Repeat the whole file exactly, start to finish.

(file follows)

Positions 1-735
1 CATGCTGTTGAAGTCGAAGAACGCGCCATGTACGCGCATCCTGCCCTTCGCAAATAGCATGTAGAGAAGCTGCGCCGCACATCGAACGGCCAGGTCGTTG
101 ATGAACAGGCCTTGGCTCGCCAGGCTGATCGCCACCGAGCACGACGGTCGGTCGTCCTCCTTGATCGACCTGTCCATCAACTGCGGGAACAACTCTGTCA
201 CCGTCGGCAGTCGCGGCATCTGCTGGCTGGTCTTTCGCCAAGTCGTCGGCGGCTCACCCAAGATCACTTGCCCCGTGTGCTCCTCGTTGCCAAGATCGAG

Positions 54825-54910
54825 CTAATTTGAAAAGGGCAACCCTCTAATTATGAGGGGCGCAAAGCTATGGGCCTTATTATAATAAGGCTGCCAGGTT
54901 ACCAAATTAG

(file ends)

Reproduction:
Positions 1-735
1 CATGCTGTTGAAGTCGAAGAACGCGCCATGTACGCGCATCCTGCCCTTCGCAAATAGCATGTAGAGAAGCTGCGCCGCACATCGAACGGCCAGGTCGTTG
101 ATGAACAGGCCTTGGCTCGCCAGGCTGATCGCCACCGAGCACGACGGTCGGTCGTCCTCCTTGATCGACCTGTCCATCAACTGCGGGAACAACTCTGTCA
201 CCGTCGGCAGTCGCGGCATCTGCTGGCTGGTCTTTCGCCAAGTCGTCGGCGGCTCACCCAAGATCACTTGCCCCGTGTGCTCCTCGTTGCCAAGATCGAG

Positions 54825-54910
54825 CTAATTTGAAAAGGGCAACCCTCTAATTATGAGGGGCGCAAAGCTATGGGCCTTATTATAATAAGGCTGCCAGGTT
54901 ACCAAATTAG